What’s in a name? The World Paddle Awards.

canoe kayak paddlesports world paddle awards golden paddle sportscene

'What's in a name?' This can be simply answered with 'Everything!' As you will appreciate, it was not easy finding the right name for this award. International vocabulary and interpretations are different with the word 'canoe' causing the most confusion.

For some the words 'canoe' and 'canoeing' are the umbrella definition for everyone in a canoe (single blade) and kayak (double blade). Others do distinguish canoe and kayak clearly with, for example, federations explicitly mentioning this: USA Canoe Kayak, Fédération Française de Canoë-Kayak and so on. It is an age-old debate and even today it can cause heated dicussion let alone confusion. Even using the words canoe and kayak (e.g. The World Canoe Kayak Awards) would not have solved our problem because we did not want to exclude sports like for example rafting (in a raft), stand up paddling (on a board) and surf skiing (on a ski).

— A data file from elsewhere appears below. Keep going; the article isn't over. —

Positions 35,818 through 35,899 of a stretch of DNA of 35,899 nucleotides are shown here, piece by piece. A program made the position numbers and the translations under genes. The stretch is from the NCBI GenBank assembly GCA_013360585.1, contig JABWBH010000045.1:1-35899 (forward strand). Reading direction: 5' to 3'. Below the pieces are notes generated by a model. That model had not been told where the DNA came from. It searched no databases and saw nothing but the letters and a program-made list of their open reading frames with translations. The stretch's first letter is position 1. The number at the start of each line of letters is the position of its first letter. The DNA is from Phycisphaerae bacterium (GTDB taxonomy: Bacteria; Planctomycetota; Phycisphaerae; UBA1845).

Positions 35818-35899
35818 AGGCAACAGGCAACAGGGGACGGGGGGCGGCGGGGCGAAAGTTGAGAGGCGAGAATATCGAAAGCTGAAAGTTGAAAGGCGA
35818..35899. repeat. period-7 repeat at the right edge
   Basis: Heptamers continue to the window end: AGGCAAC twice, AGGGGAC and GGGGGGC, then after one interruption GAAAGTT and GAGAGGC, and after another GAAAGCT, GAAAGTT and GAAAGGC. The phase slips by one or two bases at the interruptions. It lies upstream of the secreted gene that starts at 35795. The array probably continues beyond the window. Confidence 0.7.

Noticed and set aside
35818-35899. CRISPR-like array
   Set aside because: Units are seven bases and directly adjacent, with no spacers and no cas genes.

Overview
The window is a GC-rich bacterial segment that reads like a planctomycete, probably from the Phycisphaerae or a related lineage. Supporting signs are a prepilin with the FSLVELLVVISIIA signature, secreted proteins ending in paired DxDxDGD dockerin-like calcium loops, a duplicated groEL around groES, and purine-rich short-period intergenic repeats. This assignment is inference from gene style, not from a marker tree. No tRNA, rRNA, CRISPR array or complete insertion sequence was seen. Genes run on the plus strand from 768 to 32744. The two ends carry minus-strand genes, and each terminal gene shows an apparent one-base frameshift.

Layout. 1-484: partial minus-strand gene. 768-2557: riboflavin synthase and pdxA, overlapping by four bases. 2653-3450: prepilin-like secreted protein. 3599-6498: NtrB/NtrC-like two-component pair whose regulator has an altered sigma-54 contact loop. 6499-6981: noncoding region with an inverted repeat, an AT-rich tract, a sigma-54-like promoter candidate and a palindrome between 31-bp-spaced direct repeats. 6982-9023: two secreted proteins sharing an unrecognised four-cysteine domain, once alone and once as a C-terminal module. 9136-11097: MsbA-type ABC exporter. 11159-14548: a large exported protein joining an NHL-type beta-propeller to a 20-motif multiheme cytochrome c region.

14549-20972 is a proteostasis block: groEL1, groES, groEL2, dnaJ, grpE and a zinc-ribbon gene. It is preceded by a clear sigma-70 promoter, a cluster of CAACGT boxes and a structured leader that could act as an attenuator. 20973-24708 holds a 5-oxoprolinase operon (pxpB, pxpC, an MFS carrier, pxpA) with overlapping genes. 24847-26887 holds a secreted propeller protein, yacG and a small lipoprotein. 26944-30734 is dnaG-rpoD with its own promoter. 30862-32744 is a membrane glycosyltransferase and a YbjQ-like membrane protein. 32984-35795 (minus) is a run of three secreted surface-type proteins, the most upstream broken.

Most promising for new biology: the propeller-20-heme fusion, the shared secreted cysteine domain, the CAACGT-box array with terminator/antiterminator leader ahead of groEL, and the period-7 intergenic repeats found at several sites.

The words 'paddlesports'  and 'paddling' provided us guidance with a clear definition: "the act of manually propelling a boat using a paddle". Hereby the paddle is a single or double blade joined through a shaft. For those that still confuse rowing and paddlesports: the paddle is not connected to the boat (unlike in rowing where the oar is connected to the boat). Furthermore rowers sit backwards while moving forward whereas paddlers will always face the direction they are going.

After this we discussed several wording alternatives with people from different continents, from different paddlesports and conducted a statistical analysis: the World Paddle Awards (WPA) was born. With the paddle and the water being the most important denominators.


The logo was equally challenging for which we commissioned a Dutch top designer. In the design we wanted the following to be included:

  1. the athlete
  2. the paddle
  3. the watercraft and the
  4. water. 

In paddlesports there are different types of watercrafts and paddles, which depend for example on the type of water (river, lake or ocean), the discipline (there are about 20 different disciplines) and being a competitive or recreational athlete.

Becoming too explicit with the four design elements mentioned above would again exclude some of the paddlesports contradicting our vision to unite them all.


At the time of posting this article, we are in the middle of designing the award. To be continued...

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